I'm a home body; I love nothing more than an evening when we are all snuggled on the couch watching a good movie and of course the dogs love this too. I have a great job; I make my own hours which means I'm home alot. But there are times when I need to go out; or want to go out without the dogs and the dogs have to accept this as part of life with humans. So it is important to start teaching them how to be okay with it right from the start. Many people try not to go out when they have a new dog; often having someone sit with the new addition if they are required to go out. Not good. If your dog is never alone; then they will not handle being alone well.
This is the same whether you have one dog or six, they should all be okay being alone. I have three dogs and I often take two out leaving one at home; it is good for them. Dogs need to be able to deal with things on their own; just like people. If you are always with your dog offering no experience with being alone; it can be a very frightening situation for them when the time comes and they must be alone. All dogs would prefer to be with us all the time; but in our world that just doesn't happen.
I have worked with dogs who have never been separated from one another; it was not an easy task. The two dogs were so preoccupied by the fact that the other dog was missing that we got no where. I left the family with homework for several weeks; they had to take each dog out separately for a walk for a month before we could even start obedience. This did two things; allowed the dog on the walk to learn how to deal with life outside of the home on their own and the one left at home learned that they could survive being alone at home. This made for two much more adaptable dogs.
The more varied experiences you give your dog when they are young the better. And that includes being alone; teaching them that being alone is okay. You will return and you will again leave. Never leaving can actually cause a very serious issue; separation anxiety. A dog with true separation anxiety is a very stressed out dog and no dog should live with this amount of upset.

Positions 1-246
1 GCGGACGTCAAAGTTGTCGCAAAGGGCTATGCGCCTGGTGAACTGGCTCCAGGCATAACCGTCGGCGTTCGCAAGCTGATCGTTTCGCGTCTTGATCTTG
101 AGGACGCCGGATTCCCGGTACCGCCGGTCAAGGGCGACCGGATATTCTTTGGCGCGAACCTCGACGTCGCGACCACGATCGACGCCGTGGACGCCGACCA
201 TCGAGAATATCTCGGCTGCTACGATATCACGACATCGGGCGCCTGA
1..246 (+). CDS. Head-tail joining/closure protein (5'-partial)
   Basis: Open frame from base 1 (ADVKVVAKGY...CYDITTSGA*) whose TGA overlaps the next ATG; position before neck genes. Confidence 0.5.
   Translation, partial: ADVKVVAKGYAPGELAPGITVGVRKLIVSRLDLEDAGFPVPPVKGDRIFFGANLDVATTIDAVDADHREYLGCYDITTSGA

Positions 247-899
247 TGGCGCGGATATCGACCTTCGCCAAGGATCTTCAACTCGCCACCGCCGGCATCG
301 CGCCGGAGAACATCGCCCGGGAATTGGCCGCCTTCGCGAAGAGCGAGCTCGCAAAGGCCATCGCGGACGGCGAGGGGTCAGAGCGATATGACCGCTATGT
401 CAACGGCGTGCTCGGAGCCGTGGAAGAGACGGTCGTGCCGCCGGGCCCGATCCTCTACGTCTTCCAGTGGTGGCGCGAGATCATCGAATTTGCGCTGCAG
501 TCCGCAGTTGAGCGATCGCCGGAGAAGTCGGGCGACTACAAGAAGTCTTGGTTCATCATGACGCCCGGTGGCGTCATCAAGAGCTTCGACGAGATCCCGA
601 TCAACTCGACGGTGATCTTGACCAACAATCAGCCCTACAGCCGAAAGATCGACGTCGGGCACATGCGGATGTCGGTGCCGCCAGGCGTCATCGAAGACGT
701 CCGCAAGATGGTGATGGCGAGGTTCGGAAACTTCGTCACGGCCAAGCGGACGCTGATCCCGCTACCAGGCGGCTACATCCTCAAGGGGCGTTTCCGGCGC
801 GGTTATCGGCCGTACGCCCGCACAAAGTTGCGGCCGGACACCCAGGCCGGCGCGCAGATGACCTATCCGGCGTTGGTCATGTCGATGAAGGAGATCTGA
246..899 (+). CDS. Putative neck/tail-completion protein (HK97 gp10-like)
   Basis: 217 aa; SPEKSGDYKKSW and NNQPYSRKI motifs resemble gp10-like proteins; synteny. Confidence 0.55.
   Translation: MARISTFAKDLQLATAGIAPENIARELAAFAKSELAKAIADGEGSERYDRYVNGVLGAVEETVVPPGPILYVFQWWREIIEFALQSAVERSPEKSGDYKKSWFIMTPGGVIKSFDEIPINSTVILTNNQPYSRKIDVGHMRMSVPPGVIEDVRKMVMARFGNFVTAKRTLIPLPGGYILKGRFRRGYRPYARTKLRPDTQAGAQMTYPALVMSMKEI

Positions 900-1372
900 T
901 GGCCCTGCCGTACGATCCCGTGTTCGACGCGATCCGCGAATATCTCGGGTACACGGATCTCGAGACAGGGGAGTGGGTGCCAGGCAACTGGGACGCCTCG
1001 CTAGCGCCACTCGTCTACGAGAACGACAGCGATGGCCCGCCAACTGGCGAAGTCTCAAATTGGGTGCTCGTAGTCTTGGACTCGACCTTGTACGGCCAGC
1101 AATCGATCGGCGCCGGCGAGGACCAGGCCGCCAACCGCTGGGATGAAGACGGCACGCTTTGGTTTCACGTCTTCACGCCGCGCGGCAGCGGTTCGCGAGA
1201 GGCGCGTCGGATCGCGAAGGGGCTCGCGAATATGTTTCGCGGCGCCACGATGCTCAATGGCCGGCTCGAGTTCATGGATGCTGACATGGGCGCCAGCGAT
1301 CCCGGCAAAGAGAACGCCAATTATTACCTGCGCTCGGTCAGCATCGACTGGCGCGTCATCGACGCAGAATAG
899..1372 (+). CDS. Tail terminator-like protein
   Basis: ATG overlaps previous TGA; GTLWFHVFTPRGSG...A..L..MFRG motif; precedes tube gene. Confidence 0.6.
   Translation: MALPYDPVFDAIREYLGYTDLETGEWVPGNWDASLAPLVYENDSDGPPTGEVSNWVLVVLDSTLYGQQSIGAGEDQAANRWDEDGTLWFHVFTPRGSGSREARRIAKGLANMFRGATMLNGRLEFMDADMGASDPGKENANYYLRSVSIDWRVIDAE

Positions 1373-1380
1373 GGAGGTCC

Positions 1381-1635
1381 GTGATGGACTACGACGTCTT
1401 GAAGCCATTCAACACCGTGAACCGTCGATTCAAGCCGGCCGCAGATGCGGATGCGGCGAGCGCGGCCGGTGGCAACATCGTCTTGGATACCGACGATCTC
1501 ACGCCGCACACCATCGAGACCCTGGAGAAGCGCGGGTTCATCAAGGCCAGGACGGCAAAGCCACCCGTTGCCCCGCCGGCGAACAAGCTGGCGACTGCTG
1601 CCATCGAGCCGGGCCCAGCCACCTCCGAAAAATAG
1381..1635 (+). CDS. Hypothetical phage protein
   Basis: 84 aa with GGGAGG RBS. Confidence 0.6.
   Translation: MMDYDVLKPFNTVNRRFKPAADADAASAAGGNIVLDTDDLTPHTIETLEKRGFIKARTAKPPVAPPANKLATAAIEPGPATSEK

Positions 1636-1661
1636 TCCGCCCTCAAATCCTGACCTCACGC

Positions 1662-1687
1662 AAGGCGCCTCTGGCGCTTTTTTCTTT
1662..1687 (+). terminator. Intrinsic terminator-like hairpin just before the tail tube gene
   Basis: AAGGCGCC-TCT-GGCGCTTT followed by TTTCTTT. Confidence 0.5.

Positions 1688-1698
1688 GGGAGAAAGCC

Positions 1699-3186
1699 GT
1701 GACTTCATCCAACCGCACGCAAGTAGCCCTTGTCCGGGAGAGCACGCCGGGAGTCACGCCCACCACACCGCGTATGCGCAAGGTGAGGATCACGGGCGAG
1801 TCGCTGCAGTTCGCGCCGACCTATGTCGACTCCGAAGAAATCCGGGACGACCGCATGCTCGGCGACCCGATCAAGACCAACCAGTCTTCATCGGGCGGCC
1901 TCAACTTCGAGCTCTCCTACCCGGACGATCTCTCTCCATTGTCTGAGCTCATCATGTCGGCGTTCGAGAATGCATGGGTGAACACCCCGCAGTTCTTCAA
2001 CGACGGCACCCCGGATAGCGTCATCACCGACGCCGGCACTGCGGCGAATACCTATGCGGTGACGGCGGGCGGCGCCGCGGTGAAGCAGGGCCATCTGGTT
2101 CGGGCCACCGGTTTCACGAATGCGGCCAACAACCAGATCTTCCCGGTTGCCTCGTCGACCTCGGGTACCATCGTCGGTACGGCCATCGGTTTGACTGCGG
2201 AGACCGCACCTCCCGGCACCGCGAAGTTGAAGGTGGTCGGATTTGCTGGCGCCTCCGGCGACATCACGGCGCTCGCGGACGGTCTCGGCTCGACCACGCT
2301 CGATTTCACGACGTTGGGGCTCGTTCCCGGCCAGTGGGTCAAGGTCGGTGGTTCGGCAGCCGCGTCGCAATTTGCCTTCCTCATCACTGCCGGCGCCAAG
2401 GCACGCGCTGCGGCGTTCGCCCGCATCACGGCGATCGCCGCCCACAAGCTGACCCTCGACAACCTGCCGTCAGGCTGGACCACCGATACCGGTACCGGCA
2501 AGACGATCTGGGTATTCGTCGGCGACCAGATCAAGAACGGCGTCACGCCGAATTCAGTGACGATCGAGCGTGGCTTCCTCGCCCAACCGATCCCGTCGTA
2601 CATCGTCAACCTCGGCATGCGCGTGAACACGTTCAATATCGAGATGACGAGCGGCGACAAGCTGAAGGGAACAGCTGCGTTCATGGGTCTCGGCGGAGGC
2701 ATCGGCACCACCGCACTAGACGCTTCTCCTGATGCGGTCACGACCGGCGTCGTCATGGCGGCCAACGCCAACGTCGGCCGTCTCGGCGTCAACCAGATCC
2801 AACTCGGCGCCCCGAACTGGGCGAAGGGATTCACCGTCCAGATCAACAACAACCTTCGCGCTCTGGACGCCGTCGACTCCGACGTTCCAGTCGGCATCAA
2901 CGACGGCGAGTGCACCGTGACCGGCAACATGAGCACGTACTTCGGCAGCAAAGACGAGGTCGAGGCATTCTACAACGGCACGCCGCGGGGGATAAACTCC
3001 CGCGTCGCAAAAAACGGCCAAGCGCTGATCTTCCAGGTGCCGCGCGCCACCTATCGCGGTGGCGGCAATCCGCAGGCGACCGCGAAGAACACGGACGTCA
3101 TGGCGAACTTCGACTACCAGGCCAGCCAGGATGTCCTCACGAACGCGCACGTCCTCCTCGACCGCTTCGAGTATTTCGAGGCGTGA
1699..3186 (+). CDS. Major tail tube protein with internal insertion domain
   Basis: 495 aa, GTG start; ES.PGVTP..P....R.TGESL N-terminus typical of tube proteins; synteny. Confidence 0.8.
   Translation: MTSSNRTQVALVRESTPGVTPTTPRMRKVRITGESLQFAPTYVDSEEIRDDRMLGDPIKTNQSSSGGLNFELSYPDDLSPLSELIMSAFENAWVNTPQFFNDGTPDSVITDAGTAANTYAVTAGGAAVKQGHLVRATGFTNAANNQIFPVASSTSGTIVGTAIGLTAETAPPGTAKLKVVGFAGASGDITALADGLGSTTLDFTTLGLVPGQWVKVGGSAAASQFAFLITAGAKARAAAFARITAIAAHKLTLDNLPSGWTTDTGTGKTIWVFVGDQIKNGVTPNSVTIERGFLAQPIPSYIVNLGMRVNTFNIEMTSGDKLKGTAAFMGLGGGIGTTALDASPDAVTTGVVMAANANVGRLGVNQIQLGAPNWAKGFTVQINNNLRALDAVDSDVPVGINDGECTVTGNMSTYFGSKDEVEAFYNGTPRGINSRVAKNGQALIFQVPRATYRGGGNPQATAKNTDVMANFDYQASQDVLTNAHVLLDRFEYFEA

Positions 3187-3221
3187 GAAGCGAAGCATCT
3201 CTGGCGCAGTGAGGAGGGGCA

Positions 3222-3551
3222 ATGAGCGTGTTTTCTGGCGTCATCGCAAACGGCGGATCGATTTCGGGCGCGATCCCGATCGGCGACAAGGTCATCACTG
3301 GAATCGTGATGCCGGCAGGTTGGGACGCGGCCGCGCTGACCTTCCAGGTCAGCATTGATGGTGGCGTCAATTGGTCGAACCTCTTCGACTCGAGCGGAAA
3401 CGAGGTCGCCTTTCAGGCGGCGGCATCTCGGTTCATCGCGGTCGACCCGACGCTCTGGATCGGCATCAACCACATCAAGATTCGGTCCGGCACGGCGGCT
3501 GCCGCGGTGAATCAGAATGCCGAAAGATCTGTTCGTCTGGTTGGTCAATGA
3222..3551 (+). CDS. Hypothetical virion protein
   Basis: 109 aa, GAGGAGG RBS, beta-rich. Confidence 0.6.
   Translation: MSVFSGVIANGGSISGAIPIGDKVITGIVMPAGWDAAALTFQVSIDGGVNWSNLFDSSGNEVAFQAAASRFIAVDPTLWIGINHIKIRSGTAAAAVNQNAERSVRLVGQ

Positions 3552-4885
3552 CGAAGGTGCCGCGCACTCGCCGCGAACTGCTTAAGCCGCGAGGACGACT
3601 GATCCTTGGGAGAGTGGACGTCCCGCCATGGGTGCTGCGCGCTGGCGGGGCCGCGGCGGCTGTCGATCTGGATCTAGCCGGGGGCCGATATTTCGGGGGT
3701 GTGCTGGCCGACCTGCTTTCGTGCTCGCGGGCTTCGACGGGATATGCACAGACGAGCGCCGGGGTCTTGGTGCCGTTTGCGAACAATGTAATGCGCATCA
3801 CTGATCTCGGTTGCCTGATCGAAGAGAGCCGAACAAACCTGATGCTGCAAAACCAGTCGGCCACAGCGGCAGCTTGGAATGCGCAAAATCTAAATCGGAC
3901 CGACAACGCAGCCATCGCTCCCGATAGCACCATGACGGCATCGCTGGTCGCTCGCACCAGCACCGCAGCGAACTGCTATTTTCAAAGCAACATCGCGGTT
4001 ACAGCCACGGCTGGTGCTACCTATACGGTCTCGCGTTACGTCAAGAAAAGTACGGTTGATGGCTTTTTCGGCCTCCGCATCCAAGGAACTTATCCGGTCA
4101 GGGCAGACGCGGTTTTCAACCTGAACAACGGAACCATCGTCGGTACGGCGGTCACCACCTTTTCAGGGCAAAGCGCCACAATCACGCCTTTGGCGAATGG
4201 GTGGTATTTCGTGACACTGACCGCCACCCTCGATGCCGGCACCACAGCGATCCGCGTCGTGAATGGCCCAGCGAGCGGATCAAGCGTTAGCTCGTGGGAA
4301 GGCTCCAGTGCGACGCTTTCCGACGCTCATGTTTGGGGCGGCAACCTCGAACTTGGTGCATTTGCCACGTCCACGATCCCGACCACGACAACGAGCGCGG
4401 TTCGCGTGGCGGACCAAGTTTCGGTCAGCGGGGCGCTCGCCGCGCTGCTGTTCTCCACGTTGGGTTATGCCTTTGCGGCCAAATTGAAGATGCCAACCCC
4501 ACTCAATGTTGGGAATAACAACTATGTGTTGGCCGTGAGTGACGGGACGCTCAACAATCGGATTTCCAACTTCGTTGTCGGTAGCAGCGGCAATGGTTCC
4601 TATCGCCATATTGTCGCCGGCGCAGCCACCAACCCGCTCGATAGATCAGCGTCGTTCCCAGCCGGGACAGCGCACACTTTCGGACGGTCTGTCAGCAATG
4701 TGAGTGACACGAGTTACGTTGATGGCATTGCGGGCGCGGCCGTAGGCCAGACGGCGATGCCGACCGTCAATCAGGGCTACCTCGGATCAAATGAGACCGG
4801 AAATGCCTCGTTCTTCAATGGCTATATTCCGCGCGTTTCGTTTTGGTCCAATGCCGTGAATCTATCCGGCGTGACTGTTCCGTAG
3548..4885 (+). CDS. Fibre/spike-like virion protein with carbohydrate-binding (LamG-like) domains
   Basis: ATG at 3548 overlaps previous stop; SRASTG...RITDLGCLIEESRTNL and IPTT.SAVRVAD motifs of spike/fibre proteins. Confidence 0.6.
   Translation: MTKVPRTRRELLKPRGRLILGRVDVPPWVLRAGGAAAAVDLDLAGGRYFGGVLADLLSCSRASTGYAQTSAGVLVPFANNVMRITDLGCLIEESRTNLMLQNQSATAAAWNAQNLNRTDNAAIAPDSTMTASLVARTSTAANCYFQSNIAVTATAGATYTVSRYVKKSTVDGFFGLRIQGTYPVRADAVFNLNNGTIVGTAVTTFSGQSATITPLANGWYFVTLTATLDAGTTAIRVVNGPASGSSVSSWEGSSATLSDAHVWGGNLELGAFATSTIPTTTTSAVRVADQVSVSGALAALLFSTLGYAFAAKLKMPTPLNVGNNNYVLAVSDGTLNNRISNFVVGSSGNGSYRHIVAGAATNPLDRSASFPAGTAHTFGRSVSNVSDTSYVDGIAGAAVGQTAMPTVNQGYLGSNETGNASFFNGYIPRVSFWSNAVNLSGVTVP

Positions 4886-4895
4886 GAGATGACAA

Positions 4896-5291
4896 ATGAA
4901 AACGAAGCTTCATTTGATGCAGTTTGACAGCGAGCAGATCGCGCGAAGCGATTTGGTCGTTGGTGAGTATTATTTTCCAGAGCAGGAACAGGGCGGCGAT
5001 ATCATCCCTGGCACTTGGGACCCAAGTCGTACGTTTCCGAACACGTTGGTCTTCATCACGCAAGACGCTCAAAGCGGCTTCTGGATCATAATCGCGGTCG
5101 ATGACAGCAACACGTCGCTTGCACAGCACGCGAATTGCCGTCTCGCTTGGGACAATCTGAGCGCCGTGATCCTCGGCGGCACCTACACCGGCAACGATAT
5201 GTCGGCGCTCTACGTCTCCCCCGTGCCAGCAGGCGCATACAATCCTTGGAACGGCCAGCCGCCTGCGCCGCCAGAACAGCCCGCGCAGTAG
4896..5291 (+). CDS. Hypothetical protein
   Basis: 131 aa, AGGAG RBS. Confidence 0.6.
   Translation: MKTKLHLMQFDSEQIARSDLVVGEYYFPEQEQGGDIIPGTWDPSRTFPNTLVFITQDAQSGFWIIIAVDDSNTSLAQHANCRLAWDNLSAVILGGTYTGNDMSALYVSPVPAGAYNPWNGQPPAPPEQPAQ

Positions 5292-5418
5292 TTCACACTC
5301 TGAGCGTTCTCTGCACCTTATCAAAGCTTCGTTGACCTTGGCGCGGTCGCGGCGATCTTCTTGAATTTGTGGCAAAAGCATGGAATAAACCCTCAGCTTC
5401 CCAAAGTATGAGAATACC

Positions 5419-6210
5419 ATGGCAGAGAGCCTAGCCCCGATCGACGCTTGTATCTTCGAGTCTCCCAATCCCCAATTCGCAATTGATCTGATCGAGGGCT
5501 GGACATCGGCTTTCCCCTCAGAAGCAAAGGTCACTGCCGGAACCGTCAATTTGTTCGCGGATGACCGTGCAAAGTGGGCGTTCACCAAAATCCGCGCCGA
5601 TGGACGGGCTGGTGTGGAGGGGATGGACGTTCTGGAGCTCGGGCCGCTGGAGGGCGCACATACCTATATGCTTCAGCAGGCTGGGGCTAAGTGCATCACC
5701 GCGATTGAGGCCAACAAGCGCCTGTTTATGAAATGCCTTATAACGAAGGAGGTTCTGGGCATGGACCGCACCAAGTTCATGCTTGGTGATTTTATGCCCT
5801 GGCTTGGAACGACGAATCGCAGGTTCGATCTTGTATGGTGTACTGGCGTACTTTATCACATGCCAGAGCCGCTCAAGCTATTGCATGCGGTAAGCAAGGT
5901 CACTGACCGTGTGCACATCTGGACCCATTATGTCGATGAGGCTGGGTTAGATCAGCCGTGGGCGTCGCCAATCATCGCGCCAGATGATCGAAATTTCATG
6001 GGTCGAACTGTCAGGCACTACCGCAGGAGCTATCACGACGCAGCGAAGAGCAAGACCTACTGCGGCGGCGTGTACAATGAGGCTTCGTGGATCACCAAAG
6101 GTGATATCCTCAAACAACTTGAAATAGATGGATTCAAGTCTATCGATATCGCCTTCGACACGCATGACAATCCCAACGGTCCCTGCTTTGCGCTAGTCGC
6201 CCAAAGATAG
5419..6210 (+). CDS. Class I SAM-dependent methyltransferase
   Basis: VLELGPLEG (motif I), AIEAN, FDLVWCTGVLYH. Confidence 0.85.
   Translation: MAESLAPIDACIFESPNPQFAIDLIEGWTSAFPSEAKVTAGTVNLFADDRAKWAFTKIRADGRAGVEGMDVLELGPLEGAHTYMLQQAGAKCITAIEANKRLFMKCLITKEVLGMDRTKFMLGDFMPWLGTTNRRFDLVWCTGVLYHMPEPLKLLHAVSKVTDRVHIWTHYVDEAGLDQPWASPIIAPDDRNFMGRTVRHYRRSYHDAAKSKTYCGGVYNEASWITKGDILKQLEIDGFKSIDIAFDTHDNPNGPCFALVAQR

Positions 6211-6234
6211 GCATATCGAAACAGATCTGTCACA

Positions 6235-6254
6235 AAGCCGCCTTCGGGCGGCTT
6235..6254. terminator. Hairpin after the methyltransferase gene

If you have a dog with separation anxiety already then you have alot of work to do. You will need to start with baby steps and work up to longer absences and may run into obstacles along the way. The most important thing to remember is that dogs do not act in malice; a stressed dog simply reacts to stress. All behaviors are attempts to relieve their stress. That can be displayed in many forms; some dogs actually try to leave the home to find you, others deficate in the home or crate and others bark or howl. I have worked with alot of separation cases; one was so bad that the dog hurled itself at windows until he finally broke through to get out.
The common solution for separation anxiety is to get another dog; this does not always work. The problem is you; the dog that displays separation anxiety has problems with YOU leaving. The addition of another dog can leave the guardian with more work and the original dog still anxious. You need to start working with the dog that is exhibiting the anxiety and get it under control before adding another dog to the equation.
When you start working on an issue or need to leave; entrances and exits should always be low key, yes easier said than done. Remember the bigger the theatric's the more attention is put onto these events. So slip out and slip in creating a "no big deal" scenario. Find an experienced positive trainer who deals with behavior modifiction to get you onto the right track.
How often do you see dogs sitting in parking lots in their owners cars? I see it alot and no matter what the temperature is outside I shake my head. "Do you really think your dog enjoys this?" Typically the dogs look very stressed or bored beyond belief. A quick errand is one thing but shopping or working all day with your dog left in the car? Please, leave them at home in your nice comfy house.
Spending as much time with your dog as possible is a great thing; but never leaving them alone is not. So; go out and have some fun alone. You and your dog will be much happier if you do.